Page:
There was a time – not all that long ago – that multitasking seemed the only way to get everything done. I was a manager of a rather large journal account and had clients, employees, and projects that all needed my attention. As it is for almost anyone who works on a computer today, most of my day was spent juggling phone calls and emails, often doing both at the same time. Somehow just talking on the phone didn’t seem to take up enough of my being; my eyes and hands were left with nothing to do.
For the most part my phone conversations were short and were problems that were easily solved, ditto the emails, except on those occasions when a meeting was needed to really focus on the problem at hand.
Most of the time it worked. I could answer a question in email about the proper style of a four-column table while looking up the production schedule for the client who was patiently waiting on the other end of the line.
I think this worked because the tasks were related; it all went together to produce the journal and my eyes, hands, and ears were all occupied at least for a few minutes.
I noticed, however, that the process started to break down when my husband would call on his break and want to know what I had planned for supper, what we might be doing this weekend, or just wanted to fill me in on his day so far.
Invariably, my eyes and hands would need something to do so I’d continue reading email or responding to email while trying to sort out our social life. As though my being distracted wasn’t enough of a hint, my husband could hear the clicking of the keys as I responded to an email and would sometimes ask if I was typing something.
After a while I got clever and typed slowly while talking on the phone with my husband. That way the keys were rather quiet and he couldn’t tell I was typing – except that I was still distracted.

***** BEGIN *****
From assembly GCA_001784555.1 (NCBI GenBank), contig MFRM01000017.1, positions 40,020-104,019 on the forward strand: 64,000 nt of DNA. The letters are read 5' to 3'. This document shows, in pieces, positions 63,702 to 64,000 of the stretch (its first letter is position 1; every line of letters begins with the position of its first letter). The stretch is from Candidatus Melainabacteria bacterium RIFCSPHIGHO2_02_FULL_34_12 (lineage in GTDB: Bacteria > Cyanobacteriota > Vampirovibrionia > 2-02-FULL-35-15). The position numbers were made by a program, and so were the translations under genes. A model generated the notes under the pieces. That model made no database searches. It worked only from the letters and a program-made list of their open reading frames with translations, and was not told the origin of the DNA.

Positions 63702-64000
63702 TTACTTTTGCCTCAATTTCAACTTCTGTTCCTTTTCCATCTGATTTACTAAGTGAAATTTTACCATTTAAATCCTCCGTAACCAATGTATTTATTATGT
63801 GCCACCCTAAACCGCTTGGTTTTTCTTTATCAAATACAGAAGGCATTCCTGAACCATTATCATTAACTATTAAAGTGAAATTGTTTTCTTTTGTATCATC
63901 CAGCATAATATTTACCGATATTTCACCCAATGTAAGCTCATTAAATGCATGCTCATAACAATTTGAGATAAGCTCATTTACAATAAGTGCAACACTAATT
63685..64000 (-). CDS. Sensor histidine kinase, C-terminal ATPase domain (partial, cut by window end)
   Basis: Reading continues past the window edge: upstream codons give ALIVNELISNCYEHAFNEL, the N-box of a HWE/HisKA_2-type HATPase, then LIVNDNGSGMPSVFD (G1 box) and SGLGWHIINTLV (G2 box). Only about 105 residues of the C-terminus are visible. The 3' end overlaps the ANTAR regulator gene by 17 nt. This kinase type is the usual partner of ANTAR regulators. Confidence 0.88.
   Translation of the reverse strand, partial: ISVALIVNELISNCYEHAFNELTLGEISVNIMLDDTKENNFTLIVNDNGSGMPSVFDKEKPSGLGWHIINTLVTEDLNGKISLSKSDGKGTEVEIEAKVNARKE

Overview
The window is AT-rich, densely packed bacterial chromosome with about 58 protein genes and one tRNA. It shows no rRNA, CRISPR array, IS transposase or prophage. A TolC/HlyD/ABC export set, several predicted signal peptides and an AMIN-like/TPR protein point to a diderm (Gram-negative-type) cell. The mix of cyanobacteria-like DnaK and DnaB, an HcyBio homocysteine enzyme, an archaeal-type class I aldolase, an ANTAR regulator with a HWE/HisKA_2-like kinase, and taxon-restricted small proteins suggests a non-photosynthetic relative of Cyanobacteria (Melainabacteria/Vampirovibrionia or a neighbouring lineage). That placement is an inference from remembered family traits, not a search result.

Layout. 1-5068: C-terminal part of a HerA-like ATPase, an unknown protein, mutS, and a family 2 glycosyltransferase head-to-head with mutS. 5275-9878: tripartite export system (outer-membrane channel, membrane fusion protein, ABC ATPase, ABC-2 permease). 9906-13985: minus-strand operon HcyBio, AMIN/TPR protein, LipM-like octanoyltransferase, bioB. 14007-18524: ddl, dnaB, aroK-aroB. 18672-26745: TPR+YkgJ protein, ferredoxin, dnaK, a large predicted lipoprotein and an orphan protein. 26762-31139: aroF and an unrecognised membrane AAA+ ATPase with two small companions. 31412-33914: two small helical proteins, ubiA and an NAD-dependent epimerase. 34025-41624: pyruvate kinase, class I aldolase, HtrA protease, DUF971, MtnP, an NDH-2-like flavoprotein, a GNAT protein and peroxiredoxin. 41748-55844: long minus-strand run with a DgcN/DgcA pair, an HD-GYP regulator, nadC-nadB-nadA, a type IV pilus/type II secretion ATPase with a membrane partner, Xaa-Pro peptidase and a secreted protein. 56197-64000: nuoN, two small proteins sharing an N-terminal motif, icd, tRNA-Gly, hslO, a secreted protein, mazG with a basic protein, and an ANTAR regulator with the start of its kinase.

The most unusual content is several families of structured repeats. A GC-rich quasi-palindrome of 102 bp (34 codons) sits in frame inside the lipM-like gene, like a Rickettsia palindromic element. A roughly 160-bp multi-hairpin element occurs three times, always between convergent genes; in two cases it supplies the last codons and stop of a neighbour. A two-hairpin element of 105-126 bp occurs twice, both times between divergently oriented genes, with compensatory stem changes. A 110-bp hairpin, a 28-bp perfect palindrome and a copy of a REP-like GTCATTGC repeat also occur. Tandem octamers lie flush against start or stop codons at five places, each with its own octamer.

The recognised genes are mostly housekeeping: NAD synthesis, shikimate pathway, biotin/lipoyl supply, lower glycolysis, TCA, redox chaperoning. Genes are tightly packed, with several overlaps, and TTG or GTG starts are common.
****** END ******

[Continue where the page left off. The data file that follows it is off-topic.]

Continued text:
I am generally not a rude person. In fact, I’ve been told that I’m too polite, but it dawned on me one day that it was very rude of me to continue working while my husband was on the phone. He didn’t call that often and I always worked more than my 40 hours anyway, so his call was not taking away from my work productivity. Worst of all, instead of strenghtening our marriage by staying in touch, I was allowing our phone calls to be a hindrance for us.
I realized that my husband deserved my full attention. If I absolutely had to finish what I was doing, I would tell him that and call him back when I was done. If my task could wait, I would take the phone call in an empty conference room to give him my full attention.
He deserved to have my full attention for those few minutes each day that would help us stay connected and break up the routine of our work.
When your husband talks, do you truly listen to him? Do you give him your full attention or do you try to multitask and make your conversations fit in with the other important things you have to get done?
When your husband wants to talk, give him your full, undivided attention. Put down whatever you are reading, look away from the computer screen, turn off the TV. Whatever might distract you from the conversation should be put far enough away that you won’t see it, hear it, or touch it.
You’ll be surprised how much your husband will find to talk about when he knows that there is nothing more important to you than hearing what he has to say.
Yours for the celebration of marriage,
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